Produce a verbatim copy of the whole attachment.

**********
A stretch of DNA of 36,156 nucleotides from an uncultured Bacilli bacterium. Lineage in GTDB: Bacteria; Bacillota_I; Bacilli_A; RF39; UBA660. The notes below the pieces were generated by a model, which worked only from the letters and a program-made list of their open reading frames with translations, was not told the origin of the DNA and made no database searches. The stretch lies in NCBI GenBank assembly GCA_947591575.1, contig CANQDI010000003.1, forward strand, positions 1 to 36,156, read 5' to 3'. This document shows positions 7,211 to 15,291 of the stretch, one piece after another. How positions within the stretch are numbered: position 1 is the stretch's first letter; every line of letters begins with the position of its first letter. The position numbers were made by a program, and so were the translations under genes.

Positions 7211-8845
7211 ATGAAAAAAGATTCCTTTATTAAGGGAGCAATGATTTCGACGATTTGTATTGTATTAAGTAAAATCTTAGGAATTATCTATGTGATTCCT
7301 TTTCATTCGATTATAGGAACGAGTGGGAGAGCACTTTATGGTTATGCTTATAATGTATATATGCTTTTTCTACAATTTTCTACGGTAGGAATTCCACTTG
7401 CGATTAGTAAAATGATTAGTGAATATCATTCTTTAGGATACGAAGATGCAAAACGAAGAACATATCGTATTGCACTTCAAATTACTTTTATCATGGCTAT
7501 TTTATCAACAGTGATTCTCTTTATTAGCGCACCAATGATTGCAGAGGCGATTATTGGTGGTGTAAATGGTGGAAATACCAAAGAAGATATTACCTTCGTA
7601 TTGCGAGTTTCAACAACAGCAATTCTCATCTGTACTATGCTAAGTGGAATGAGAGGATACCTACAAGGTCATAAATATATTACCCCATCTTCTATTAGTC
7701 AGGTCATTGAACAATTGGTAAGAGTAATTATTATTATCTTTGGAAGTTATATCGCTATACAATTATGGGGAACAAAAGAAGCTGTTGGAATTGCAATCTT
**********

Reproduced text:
A stretch of DNA of 36,156 nucleotides from an uncultured Bacilli bacterium. Lineage in GTDB: Bacteria; Bacillota_I; Bacilli_A; RF39; UBA660. The notes below the pieces were generated by a model, which worked only from the letters and a program-made list of their open reading frames with translations, was not told the origin of the DNA and made no database searches. The stretch lies in NCBI GenBank assembly GCA_947591575.1, contig CANQDI010000003.1, forward strand, positions 1 to 36,156, read 5' to 3'. This document shows positions 7,211 to 15,291 of the stretch, one piece after another. How positions within the stretch are numbered: position 1 is the stretch's first letter; every line of letters begins with the position of its first letter. The position numbers were made by a program, and so were the translations under genes.

Positions 7211-8845
7211 ATGAAAAAAGATTCCTTTATTAAGGGAGCAATGATTTCGACGATTTGTATTGTATTAAGTAAAATCTTAGGAATTATCTATGTGATTCCT
7301 TTTCATTCGATTATAGGAACGAGTGGGAGAGCACTTTATGGTTATGCTTATAATGTATATATGCTTTTTCTACAATTTTCTACGGTAGGAATTCCACTTG
7401 CGATTAGTAAAATGATTAGTGAATATCATTCTTTAGGATACGAAGATGCAAAACGAAGAACATATCGTATTGCACTTCAAATTACTTTTATCATGGCTAT
7501 TTTATCAACAGTGATTCTCTTTATTAGCGCACCAATGATTGCAGAGGCGATTATTGGTGGTGTAAATGGTGGAAATACCAAAGAAGATATTACCTTCGTA
7601 TTGCGAGTTTCAACAACAGCAATTCTCATCTGTACTATGCTAAGTGGAATGAGAGGATACCTACAAGGTCATAAATATATTACCCCATCTTCTATTAGTC
7701 AGGTCATTGAACAATTGGTAAGAGTAATTATTATTATCTTTGGAAGTTATATCGCTATACAATTATGGGGAACAAAAGAAGCTGTTGGAATTGCAATCTT